2022, January 7:  Four Bright Planets, Venus Nears Inferior Conjunction

January 7, 2022:  Mars is visible before sunrise, while Mercury, Saturn, Jupiter – along with the crescent moon – are in the evening sky.  Venus is nearing inferior conjunction and an appearance in the morning sky.

2022, January 7: Forty-five minutes before sunrise, Mars is to the lower left of Antares.
Chart Caption – 2022, January 7: Forty-five minutes before sunrise, Mars is to the lower left of Antares.


by Jeffrey L. Hunt

Chicago, Illinois:  Sunrise, 7:18 a.m. CST; Sunset, 4:36 p.m. CST.  Check local sources for sunrise and sunset times for your location.

Mercury is at its greatest elongation this morning at 5:04 a.m. CST.  It appears in the southwest, near Saturn, after sunset.  Venus is nearing its inferior conjunction, between Earth and the sun tomorrow, when is only 25 million miles from our world, the nearest planet to Earth.

Venus quickly emerges from bright morning twilight into the southeastern sky before sunup in less than a week and near Mars at month’s end.

Morning Sky

Mars continues is slow climb into the morning sky.  Forty-five minutes before sunrise, it is over 10° up in the southeastern sky and 8.8° to the lower left of Antares.

Mars is the first bright planet that appears in the morning sky in the new year.  Brilliant Venus follows quickly after its inferior conjunction.  Saturn and Jupiter then appear after their solar conjunctions. Before the giant planets appear, Mercury makes a brief morning sojourn into the predawn sky.

All five planets and the moon are visible before sunup during mid-to-late June.

Evening Sky

2022, January 7: After sunset, the moon, Jupiter, Saturn, and Mercury are in the southwestern sky.
Chart Caption – 2022, January 7: After sunset, the moon, Jupiter, Saturn, and Mercury are in the southwestern sky.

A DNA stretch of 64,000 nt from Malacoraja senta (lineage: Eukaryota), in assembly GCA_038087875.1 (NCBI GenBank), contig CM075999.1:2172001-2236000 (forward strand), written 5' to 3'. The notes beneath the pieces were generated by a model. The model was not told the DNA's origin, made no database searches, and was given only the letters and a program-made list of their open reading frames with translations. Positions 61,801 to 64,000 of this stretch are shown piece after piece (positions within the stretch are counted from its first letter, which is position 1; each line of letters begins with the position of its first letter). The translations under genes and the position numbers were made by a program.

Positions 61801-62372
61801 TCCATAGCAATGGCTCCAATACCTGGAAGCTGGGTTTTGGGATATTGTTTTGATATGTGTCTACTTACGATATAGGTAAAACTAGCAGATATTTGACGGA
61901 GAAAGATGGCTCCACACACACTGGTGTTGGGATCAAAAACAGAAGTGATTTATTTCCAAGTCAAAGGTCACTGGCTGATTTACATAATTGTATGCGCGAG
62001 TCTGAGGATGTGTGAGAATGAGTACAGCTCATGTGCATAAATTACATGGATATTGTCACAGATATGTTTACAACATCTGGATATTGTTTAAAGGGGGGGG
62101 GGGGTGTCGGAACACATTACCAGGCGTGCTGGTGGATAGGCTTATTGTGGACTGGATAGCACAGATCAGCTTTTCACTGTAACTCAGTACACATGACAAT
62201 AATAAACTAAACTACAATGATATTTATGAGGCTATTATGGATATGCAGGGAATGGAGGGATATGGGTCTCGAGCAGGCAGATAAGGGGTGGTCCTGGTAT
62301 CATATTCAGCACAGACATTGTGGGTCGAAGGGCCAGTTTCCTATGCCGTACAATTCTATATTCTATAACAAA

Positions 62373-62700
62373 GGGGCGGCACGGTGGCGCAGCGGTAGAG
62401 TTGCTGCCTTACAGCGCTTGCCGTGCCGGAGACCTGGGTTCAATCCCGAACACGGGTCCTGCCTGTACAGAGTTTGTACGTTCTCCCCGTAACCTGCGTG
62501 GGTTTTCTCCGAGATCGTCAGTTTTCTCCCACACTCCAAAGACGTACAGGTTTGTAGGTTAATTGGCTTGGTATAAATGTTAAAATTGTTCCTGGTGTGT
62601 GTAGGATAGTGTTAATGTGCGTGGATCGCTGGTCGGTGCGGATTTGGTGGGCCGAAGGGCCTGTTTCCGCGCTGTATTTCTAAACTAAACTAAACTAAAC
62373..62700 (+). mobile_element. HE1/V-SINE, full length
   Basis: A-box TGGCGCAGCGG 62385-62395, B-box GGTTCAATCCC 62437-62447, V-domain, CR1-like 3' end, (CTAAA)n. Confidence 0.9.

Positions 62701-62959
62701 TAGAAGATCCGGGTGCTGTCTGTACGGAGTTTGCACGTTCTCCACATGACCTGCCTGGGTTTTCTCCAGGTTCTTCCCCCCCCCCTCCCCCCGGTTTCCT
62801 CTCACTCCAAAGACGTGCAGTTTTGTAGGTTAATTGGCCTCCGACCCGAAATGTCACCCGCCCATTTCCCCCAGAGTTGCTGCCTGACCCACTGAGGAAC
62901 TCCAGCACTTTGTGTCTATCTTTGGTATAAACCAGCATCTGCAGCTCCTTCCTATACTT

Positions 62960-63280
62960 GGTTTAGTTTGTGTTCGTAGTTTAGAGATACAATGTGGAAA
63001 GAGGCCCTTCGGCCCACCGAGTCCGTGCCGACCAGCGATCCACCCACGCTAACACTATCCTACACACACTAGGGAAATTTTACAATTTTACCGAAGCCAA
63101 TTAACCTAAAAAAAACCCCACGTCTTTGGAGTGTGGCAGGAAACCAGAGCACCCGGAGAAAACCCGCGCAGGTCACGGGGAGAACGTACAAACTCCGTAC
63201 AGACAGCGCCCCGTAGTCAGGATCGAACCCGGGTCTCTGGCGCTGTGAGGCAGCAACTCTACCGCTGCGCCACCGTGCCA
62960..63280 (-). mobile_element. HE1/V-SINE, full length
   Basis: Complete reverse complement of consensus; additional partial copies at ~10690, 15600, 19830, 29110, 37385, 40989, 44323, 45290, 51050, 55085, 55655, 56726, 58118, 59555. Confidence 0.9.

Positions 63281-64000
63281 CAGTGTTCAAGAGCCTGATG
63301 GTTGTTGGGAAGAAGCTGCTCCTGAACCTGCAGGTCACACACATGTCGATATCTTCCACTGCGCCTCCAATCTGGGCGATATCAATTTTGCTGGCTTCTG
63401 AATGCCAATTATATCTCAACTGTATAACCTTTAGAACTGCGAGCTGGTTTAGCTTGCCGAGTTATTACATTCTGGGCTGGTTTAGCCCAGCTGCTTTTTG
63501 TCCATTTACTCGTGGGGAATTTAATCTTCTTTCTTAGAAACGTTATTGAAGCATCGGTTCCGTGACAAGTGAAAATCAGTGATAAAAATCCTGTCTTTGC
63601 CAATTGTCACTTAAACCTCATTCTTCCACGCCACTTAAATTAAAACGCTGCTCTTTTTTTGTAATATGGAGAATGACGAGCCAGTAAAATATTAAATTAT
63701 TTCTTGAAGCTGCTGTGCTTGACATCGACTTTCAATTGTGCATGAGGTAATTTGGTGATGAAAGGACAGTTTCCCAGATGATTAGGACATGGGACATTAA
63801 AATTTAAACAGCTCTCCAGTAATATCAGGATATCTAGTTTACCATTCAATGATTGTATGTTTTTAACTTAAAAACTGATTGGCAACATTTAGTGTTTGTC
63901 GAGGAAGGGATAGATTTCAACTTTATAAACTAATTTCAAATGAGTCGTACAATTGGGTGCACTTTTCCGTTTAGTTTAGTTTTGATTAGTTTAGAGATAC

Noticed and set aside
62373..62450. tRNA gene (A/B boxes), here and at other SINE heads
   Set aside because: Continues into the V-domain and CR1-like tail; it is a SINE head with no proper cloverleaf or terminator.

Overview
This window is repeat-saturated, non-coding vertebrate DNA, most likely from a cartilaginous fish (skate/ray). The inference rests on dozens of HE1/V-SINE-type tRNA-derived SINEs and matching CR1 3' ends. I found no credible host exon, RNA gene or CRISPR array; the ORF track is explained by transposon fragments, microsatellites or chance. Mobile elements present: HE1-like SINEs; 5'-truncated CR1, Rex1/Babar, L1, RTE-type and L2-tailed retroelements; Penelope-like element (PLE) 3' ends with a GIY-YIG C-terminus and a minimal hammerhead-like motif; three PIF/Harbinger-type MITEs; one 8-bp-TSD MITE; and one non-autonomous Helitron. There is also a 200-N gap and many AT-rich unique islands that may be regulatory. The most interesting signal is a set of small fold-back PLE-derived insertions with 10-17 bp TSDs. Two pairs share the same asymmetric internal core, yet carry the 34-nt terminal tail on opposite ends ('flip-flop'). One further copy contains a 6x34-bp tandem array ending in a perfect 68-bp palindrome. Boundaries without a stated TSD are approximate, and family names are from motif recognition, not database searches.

At forty-five minutes after sunset and about 12 hours after its greatest separation from the sun – known as its greatest elongation – Mercury is nearly 8° up in the southwest.  Find a clear horizon in that direction. 

Saturn is 5.8° to the upper left of the speedy planet.  Both are in the same binocular field.  Mercury is distinctly brighter than Saturn.

Jupiter is 19.2° to the upper left of Saturn.  The Jovian Giant is opening a large gap to Ringed Wonder.  Both large planets are moving eastward along the plane of the solar system and against the stars.  Jupiter is in Aquarius, while Saturn is slowly moving in Capricornus.

The crescent moon – 32% illuminated – is nearly 25° to the upper left of Jupiter.

Notice that the lunar crescent and the three planets are nearly in a line.  From Earth, we see the planets along the plane of the solar system, known as the ecliptic.  The planets do not line up exactly on the ecliptic, but you can generally trace part of it from Mercury to the moon.  The trio of evening planets is slightly below the plane, while the moon is over 5° below it tonight.



An image like this shows that our galaxy is always "partly cloudy." Not unlike Earthly clouds that block parts of the sky (say on a starry night), tremendous clouds of gas and dust obscure the things that are beyond them.

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Categories: Astronomy, Sky Watching

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